Finally, I have to keep practicing my English. I have to fight the tendency to hit the cue ball too far from center with the tip. It doesn’t take much of an off-center hit to get the cue ball spinning. Aiming a little off to one side or the other to compensate for the English will work. Perfecting the technique is where the skill comes in.

Even though I sometimes scratch a lot I still love the game. It’s always a challenge to play your best. I guess, in the end, it still comes down to those magic words – awareness, concentration and consistency.

Yep, It’s About The Most Fun I Have With My Pants On

Tuesday, October 5th, 2010

Yep, It’s About The Most Fun I Have With My Pants On

By Ernie Reynolds

“You’re killin’ me here!”

“Don’t mind me, I’m just here to rack for you.”

“*&%^%#^%%$*&*&%#!!!” (Cursing and banging pool cue on table)

LOL. I love hearing that stuff. It’s music to my ears. It tells me I’m doing something right.

The above are some of my brother’s comments when I’m having a good night on the pool table at our weekly 8-ball sessions. I just smile and nod my head so he’ll keep playing with me. It’s not as much fun playing pool alone. 8^)

For more info, visit my websites…
Pool For Beginners
Pool and Pocket Billiards Resource

Playing pool really is one of my favorite things to do. I go down to the pool hall and meet my brother, have a few pops and bang the balls around, laughing all the while. I have several hobbies, but this one is probably the most fun.

One of my favorite games the other night had my opponent ahead four balls to none. He shot the eight ball, but left it hanging at the corner pocket. Here I am, four balls to put in, and if I miss, game over.

I sank three of my balls and came up with a terrible leave for my fourth. All I can do is play a long bank and hope for the best. Bang, I hit the shot and the ball goes in the far corner pocket like it had eyes. The cue stops about eighteen inches from the eight ball.

I hear “AARRRGGGGHHH!!! DAMN!” My brother’s at it again. All I can do is laugh.

A quick tap and the eight ball goes in. I’m loving it. Why this is so much fun I don’t know, but it sure is.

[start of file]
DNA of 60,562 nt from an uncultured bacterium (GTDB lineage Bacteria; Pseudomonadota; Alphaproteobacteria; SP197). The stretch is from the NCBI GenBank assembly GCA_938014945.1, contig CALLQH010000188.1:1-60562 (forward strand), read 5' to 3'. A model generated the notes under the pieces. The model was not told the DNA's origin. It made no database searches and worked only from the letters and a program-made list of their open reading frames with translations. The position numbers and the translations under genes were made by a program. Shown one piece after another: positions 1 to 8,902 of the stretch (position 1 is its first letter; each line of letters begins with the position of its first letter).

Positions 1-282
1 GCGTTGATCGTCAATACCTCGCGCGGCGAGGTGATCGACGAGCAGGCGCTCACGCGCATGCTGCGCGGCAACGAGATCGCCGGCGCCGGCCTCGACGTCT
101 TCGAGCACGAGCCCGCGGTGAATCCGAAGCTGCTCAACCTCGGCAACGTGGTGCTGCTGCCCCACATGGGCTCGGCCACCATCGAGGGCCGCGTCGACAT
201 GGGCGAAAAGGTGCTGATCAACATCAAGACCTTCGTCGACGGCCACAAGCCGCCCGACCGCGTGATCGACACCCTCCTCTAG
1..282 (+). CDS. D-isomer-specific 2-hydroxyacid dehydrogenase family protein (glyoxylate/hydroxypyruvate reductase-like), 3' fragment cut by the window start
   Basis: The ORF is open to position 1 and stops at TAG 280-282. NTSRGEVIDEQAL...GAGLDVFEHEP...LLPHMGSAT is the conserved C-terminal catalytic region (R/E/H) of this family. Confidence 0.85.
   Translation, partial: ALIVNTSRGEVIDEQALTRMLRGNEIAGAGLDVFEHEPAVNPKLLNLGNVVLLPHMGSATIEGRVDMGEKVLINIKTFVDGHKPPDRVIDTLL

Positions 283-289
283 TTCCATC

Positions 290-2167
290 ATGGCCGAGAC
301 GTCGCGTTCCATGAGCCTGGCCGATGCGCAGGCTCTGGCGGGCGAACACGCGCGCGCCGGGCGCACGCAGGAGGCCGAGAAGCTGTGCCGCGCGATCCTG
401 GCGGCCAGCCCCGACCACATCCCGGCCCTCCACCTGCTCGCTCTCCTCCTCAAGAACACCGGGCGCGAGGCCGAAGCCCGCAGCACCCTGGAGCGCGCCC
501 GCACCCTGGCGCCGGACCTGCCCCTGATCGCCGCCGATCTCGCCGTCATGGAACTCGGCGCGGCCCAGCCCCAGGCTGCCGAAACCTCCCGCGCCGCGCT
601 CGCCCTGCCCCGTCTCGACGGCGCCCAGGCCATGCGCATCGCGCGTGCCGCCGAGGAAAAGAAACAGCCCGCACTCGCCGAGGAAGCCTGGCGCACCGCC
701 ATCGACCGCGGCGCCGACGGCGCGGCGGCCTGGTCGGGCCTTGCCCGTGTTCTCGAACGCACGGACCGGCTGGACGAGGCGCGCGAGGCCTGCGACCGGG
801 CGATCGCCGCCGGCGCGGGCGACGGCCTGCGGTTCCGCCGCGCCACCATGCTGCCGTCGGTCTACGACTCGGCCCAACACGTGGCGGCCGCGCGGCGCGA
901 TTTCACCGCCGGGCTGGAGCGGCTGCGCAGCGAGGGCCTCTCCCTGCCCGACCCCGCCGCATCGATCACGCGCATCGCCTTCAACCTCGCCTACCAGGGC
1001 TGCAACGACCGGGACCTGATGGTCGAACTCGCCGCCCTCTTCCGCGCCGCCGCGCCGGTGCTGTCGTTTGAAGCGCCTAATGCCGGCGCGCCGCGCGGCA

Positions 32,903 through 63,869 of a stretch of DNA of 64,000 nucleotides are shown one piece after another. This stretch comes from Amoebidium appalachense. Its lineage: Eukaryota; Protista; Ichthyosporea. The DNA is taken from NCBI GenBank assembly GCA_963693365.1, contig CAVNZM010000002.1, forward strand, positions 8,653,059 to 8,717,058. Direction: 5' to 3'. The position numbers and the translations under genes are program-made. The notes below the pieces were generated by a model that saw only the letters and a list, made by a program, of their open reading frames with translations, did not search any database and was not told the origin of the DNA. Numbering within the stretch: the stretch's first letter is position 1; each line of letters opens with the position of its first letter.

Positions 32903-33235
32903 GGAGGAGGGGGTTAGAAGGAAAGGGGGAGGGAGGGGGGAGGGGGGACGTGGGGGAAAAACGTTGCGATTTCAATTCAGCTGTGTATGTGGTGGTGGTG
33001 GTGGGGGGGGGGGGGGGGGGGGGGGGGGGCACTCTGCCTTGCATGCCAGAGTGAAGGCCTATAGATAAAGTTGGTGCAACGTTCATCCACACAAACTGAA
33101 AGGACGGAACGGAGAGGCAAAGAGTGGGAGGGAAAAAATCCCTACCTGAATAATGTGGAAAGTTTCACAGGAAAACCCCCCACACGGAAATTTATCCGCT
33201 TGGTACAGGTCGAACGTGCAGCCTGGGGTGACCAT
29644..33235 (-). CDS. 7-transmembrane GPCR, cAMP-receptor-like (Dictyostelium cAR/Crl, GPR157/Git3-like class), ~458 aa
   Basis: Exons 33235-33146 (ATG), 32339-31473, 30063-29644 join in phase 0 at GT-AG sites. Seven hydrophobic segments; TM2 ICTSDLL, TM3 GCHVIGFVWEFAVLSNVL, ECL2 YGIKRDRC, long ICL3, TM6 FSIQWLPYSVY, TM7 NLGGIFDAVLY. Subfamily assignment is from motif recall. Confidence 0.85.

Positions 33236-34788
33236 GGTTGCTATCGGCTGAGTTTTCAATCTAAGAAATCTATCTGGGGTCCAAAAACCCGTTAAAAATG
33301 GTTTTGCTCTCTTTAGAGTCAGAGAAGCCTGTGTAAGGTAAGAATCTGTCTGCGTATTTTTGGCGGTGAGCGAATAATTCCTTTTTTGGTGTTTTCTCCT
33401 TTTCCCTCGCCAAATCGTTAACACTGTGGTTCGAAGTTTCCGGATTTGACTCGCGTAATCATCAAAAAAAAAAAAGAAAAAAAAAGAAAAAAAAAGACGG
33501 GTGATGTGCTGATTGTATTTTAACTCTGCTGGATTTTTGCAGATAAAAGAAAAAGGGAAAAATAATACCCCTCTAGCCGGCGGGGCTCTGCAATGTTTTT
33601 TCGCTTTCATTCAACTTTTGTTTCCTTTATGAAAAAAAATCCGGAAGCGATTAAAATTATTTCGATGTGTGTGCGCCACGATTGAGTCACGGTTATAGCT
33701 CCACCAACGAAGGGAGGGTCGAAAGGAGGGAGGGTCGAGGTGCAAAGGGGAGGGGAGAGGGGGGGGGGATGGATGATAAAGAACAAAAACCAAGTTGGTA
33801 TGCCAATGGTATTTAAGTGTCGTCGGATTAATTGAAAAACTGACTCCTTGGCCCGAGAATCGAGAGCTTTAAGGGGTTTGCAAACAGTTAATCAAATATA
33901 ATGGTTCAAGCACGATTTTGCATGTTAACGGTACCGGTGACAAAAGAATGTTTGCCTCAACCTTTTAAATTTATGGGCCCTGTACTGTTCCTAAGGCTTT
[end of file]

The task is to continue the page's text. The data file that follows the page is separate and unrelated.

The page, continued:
Maybe it’s the look on my brother’s face. He doesn’t like to lose, especially when he thought he had me.

We don’t play for anything, so it’s not a question of money or a free drink or anything like that. The pool is free, so the loser doesn’t have to put quarters in.

I guess it’s just fun to win, period. Playing pool is always enjoyable, but when you win, that’s just the icing on the cake.

My brother and I play because we both like pool and enjoy each other’s company. But, when I can zing him with a good finish and steal the game he thought he had sewn up, that just makes my night.

I am not overly competitive. I don’t usually play in tournaments or in the weekly pool league, but I do like to win. I won’t cheat or play dirty. I rarely play a safe, and as long as there is some possibility of a shot, I will go for it.

I think deep down you sort of play yourself in this game. When I make an exceptional shot that I didn’t think would go, even when I am practicing by myself, I still get a child-like thrill at making it. An automatic smile comes to my face.

I got in the habit of going out after work on Friday nights to play pool when I was very young. Unless I’m away on vacation somewhere or a very special occasion comes up, I rarely miss those Friday night sessions. You can always find a pool game somewhere.

It’s such a simple thing to shoot a pool ball into a hole in the table with a cue stick. It’s not necessarily a simple thing to put them in one after the other consistently, but it is always an enjoyable thing to me when it happens.

I am always amazed at how much joy this simple game gives me. As the headline says, it really is some of the most fun I have with my pants on.